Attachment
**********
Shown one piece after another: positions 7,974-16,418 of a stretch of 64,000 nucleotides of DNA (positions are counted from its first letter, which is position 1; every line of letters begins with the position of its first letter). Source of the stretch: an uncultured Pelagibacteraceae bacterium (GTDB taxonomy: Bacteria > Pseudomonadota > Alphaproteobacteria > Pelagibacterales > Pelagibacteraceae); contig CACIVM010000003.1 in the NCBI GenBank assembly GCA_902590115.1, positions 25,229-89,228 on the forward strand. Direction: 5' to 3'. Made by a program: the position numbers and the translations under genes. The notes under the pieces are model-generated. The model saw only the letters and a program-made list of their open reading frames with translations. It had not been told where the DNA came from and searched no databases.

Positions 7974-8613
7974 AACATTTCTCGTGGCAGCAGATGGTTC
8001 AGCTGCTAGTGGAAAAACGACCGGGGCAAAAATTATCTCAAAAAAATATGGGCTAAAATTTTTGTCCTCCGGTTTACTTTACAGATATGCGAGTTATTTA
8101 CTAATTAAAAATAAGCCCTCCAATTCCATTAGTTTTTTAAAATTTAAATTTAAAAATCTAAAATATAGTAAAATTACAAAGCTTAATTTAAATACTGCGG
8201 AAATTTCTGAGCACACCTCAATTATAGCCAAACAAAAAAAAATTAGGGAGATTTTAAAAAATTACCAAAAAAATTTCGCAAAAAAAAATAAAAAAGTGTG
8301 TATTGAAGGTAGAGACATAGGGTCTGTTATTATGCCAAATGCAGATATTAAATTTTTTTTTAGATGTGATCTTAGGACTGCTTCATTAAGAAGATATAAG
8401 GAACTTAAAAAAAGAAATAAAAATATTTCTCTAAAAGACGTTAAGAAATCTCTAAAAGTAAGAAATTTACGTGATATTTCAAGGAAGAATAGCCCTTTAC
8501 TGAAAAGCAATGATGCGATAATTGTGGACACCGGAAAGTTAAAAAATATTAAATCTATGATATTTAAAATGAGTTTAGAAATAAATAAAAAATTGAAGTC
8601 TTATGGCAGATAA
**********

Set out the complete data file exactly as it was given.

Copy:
Shown one piece after another: positions 7,974-16,418 of a stretch of 64,000 nucleotides of DNA (positions are counted from its first letter, which is position 1; every line of letters begins with the position of its first letter). Source of the stretch: an uncultured Pelagibacteraceae bacterium (GTDB taxonomy: Bacteria > Pseudomonadota > Alphaproteobacteria > Pelagibacterales > Pelagibacteraceae); contig CACIVM010000003.1 in the NCBI GenBank assembly GCA_902590115.1, positions 25,229-89,228 on the forward strand. Direction: 5' to 3'. Made by a program: the position numbers and the translations under genes. The notes under the pieces are model-generated. The model saw only the letters and a program-made list of their open reading frames with translations. It had not been told where the DNA came from and searched no databases.

Positions 7974-8613
7974 AACATTTCTCGTGGCAGCAGATGGTTC
8001 AGCTGCTAGTGGAAAAACGACCGGGGCAAAAATTATCTCAAAAAAATATGGGCTAAAATTTTTGTCCTCCGGTTTACTTTACAGATATGCGAGTTATTTA
8101 CTAATTAAAAATAAGCCCTCCAATTCCATTAGTTTTTTAAAATTTAAATTTAAAAATCTAAAATATAGTAAAATTACAAAGCTTAATTTAAATACTGCGG
8201 AAATTTCTGAGCACACCTCAATTATAGCCAAACAAAAAAAAATTAGGGAGATTTTAAAAAATTACCAAAAAAATTTCGCAAAAAAAAATAAAAAAGTGTG
8301 TATTGAAGGTAGAGACATAGGGTCTGTTATTATGCCAAATGCAGATATTAAATTTTTTTTTAGATGTGATCTTAGGACTGCTTCATTAAGAAGATATAAG
8401 GAACTTAAAAAAAGAAATAAAAATATTTCTCTAAAAGACGTTAAGAAATCTCTAAAAGTAAGAAATTTACGTGATATTTCAAGGAAGAATAGCCCTTTAC
8501 TGAAAAGCAATGATGCGATAATTGTGGACACCGGAAAGTTAAAAAATATTAAATCTATGATATTTAAAATGAGTTTAGAAATAAATAAAAAATTGAAGTC
8601 TTATGGCAGATAA